How to Deconstruct a Penguin

penguinsI recently came across this book Deconstructing  Penguins by Lawrence and Nancy Goldstone. It’s basically explaining how you can establish a book club for kids and their parents. The Goldstone’s conducted their own parent/child book club for years with such great success, that they decided to put the detais in a book for the rest of us.

Up until recently, I haven’t been a big fan of the novel study curricula available to homeschoolers. These are typically geared towards elementary school kids and are loaded with somewhat predictable questions seeking just as many predictable answers. In short form, if the child has read said book with minimal interest, then it is most likely they will find these types of questions on the fringe of boring. For these reasons I discarded many of these types of novel studies.

Enter Deconstructing Penguins. This book was like a breath of fresh air. It made literary analysis; dare I say…exciting to kids! Not only are kids and their parents encouraged to read the book together, the book created opportunities to get together with other families who have read a particular children’s novel, and dig a little deeper with regards to what the story was really about. I found it almost effortless to introduce the kids to things like protagonist, antagonist, setting, climax, and plot. I also discovered that such an approach to digging deeper into literature really lent itself well to a group setting. The kids fed off each other, brainstormed together, shared different points of view, and…..wait for it…..LEARNED together.

I find as homeschoolers, there are vast amounts of quality time spent in independent learning. Occasionally, I find independent learning can sometimes lack opportunities for our kids to hear others’ points of view. I personally see this as not only beneficial, but also necessary. So, where time allows, I would like to do more of it, and Deconstructing Penguins has provided our homeschool with just such an opportunity.

I highly recommend this book and found it worthy of the valuable real estate in my resource library. Give it a read, and give it a try. I think you’ll be pleasantly surprised – and my kids can’t wait to do the next book! (oh, and btw – the parents had fun too!)



Filed under Books, Curriculum, Language Arts, Learning

6 responses to “How to Deconstruct a Penguin

  1. For more information about starting a family book club, read The Parent-Child Book Club: Connecting With Your Kids Through Reading (Melissa Stoller & Marcy Winkler, HorizonLine Publishing, 2009). Homeschooling families will definitely appreciate this book! It’s a comprehensive resource presenting easy-to-follow, practical, and economical ideas for organizing and conducting a parent-child book club for children ages 4-9. Significantly, our book includes 20 fully-tested “Book Club Model Guides” that offer everything busy parents need to run successful meetings. Through reading and discussing books, and engaging in related enrichment activities, families will foster meaningful connections to last a lifetime.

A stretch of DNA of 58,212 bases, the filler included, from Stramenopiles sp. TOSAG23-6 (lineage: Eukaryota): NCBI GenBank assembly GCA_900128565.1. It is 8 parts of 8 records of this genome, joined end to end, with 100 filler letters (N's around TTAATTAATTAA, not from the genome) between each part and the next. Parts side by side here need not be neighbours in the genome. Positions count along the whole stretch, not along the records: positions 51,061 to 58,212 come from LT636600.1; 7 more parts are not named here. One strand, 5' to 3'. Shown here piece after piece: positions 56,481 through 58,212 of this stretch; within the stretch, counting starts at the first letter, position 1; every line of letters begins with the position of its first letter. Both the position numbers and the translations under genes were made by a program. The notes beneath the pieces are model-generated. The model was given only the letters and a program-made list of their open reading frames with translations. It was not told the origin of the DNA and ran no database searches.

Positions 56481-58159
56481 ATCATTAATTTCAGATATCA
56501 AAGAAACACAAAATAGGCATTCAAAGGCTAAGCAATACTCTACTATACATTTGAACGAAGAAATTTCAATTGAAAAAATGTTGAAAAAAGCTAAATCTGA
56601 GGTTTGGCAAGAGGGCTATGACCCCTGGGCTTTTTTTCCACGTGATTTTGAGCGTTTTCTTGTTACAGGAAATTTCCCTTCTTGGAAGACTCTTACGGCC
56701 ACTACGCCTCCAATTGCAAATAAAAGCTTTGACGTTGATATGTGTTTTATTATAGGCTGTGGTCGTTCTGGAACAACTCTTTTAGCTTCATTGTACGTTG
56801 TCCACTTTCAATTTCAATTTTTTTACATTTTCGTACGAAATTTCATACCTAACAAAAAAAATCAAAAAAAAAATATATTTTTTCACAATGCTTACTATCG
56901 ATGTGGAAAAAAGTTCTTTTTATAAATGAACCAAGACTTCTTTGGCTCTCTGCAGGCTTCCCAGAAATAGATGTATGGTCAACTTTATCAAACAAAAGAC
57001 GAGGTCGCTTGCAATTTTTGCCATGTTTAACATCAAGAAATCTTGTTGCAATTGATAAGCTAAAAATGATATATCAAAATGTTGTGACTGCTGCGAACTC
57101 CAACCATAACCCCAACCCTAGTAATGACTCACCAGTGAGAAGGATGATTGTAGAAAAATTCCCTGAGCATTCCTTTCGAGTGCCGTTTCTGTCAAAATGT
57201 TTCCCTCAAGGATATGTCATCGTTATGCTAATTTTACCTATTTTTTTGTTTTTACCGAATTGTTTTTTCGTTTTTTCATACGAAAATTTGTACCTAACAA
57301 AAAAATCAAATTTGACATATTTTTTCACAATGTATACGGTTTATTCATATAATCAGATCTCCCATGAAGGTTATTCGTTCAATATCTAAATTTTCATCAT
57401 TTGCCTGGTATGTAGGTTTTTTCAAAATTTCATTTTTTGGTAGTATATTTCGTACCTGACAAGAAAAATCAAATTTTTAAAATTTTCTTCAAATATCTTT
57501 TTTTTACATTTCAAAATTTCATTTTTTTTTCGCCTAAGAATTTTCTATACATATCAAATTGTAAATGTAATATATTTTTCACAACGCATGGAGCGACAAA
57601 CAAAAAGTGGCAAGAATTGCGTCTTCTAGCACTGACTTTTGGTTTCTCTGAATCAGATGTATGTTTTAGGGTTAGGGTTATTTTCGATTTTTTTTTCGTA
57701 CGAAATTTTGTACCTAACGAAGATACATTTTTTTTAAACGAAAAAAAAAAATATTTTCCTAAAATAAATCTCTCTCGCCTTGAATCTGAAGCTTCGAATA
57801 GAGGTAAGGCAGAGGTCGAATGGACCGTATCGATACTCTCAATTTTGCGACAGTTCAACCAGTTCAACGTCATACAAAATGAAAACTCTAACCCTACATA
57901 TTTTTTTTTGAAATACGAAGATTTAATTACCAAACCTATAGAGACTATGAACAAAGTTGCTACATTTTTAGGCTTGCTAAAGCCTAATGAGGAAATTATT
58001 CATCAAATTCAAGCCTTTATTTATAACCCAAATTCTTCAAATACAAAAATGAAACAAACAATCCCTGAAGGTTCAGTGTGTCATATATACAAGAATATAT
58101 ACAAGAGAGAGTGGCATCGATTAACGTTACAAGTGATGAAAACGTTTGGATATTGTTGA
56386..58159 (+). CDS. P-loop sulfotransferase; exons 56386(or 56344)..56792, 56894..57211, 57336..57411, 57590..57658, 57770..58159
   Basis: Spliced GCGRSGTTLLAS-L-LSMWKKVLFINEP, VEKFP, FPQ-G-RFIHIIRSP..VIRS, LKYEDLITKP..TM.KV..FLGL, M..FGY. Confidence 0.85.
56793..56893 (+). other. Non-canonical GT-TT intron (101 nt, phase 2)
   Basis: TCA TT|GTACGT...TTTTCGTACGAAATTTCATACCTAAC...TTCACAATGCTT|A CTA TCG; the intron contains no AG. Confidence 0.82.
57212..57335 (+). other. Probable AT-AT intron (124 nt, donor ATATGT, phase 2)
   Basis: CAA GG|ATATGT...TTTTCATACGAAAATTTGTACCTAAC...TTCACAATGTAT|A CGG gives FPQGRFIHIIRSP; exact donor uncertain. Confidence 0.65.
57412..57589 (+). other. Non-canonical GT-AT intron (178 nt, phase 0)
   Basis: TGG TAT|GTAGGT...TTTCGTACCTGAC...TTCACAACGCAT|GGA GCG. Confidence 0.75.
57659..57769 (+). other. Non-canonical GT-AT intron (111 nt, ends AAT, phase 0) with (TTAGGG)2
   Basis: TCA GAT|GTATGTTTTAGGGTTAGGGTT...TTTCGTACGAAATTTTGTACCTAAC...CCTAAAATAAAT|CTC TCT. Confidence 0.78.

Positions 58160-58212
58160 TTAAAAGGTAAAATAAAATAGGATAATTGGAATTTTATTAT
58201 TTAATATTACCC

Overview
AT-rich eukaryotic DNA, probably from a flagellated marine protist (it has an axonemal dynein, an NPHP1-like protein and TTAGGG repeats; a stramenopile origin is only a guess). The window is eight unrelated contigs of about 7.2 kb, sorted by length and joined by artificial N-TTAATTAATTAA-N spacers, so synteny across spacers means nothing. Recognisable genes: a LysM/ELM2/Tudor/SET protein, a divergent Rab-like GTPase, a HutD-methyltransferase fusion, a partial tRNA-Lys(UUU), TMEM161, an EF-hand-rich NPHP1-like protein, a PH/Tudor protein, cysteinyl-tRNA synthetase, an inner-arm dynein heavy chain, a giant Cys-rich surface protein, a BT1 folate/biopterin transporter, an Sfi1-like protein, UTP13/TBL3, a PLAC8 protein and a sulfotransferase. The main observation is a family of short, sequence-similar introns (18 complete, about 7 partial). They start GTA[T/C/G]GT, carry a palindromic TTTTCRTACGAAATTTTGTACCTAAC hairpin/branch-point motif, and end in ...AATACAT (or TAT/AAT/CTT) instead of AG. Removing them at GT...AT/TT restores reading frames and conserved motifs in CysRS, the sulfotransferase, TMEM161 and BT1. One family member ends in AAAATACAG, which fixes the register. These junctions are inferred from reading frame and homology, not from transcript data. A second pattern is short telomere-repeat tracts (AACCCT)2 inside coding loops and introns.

2. Lawrence Goldstone

    Thanks so much for the kind words. People such as you and the members of your group are the precise reason Nancy and I wrote Deconstructing Penguins. Curiously, we have spoken to any number of school administrators, all of whom waxed enthusiastic about the book, but, after five years, not one of them has instituted a book group program along the lines we suggested. Home-schoolers, on the other hand, seem to have taken to the notion with much more energy. We were convinced that the reading experience could and should be enhanced from what one would call the “traditional method,” and nothing has changed our minds. Nancy and I wish all of you continued success. (And it is more fun, isn’t it?)

    • homeschooljourney

      Hi Larry,
      Thanks for stopping by my blog and posting your comment. Wow – what an honor. Your book is circling our homeschool community and it has been very well received. Our little parent/child book club has just finished The Phantom Tollbooth, and we had a great time digging deeper into this book together. Your book made it so easy to conduct the study, and YES it is so much more fun!

      • Lawrence Goldstone

        We ended up running our groups into the ninth grade. We had some amazing discussions about classics such as The Great Gatsby, All the King’s Men, and The Ox-Bow Incident, as well as some less well known gems such as Uncle Petros and Goldbach’s Conjecture. The book editor for the Connecticut Post sat in on our discussion of Catcher in the Rye and said it was better than his adult group. So, keep going and if you ever need advice on anything, just shoot me an e-mail.

  3. Thanks for the recommendation of this book! I’ve ordered it from the library to see if it will help us start our own group.

  4. Pingback: The Phantom Tollbooth « A Day In The Life Of Our Homeschool Journey

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